Where everyone is a taxi

To get from place to place in Ulaanbataar, one need only stand on the curb, put out a limp wrist, insouciantly, and a random, unmarked car will soon pull over and ask your destination.  The driver agrees to take you there, and waits as you pile into the backseat.  Then they drive you there — with right handed steering wheels, but on the right side of the street – like American postal vehicles! 

These are NOT taxis – they’re just people who drive around and pick up people.  But it is not hitchiking, either – they tell you the price at the end and you’re expected to pay it.  The price is lower than a taxi, I’m told, but the taxis have the advantage of trunk space, so if you’re embarking on a “serious” ride, say, to the airport, it should be a “real” taxi. 

There doesn’t seem to be any sense of rivalry or ill will between the taxi drivers and these “freelancers,” as far as I could tell.  Although only men have picked us up so far, many women take these rides by themselves. It seems safe, fully tolerated by the police, and culturally well established.  When I asked my host about it, she said she’d probably discourage her young daughter from taking a ride alone, but wouldn’t really worry if she did.  “We are all the same people and we know each other,” she said.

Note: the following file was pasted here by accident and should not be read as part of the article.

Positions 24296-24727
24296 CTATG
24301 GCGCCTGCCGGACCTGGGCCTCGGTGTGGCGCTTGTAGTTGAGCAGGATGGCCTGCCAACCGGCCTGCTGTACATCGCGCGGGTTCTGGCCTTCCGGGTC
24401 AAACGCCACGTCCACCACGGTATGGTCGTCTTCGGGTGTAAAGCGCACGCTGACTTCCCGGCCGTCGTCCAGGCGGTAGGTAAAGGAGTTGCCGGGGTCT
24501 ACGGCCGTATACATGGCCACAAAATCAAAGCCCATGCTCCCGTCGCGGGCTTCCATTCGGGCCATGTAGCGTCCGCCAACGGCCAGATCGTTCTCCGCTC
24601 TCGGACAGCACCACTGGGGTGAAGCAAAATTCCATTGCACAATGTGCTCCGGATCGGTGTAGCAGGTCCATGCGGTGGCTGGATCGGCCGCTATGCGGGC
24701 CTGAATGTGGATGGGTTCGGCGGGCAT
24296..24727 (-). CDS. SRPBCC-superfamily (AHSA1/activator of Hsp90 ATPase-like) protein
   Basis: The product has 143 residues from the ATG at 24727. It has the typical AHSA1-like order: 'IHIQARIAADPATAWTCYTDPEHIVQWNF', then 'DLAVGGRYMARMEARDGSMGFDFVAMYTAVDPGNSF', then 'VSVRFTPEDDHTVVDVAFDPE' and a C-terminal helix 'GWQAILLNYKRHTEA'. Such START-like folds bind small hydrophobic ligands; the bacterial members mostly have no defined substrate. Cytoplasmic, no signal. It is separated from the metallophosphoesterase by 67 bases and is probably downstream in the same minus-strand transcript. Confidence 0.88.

Much less pleasant, though, is the prolonged honking of many motorists; they express their impatience with 3-5 seconds-long laying on the horn when they feel another vehicle should move.  Usually the traffic is totally impacted at that point, and no one can move an inch, so it’s just “self expression” of the noisiest sort!   And oh yes, (don’t worry Mom, but – ) there is absolutely no quarter given to pedestrians.  Although no one is driving drunk or speeding, drivers also do not yield in the least to pedestrians ~ it’s up to you to jump out of the way!

Impressions from a busy day on “Peace Street” in downtown Ulaanbataar….   



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3 responses to “Where everyone is a taxi

  1. Lorri Davis

    I loved your description of the driving and taxis. Lorri Davis

  2. I forgot to add that when I asked my Mongolian host about the driving, she said, “Oh, everyone thinks they’re on a horse and that people will just move out of the way.” !!

  3. Darrell Bloom

    Sounds a little like Nigeria. In Lagos the passenger in the front seat would carry a brick and hit the adjoining car when it would not get out of the way. Of course, we were in a government car. What a wonderful trip. Have fun.

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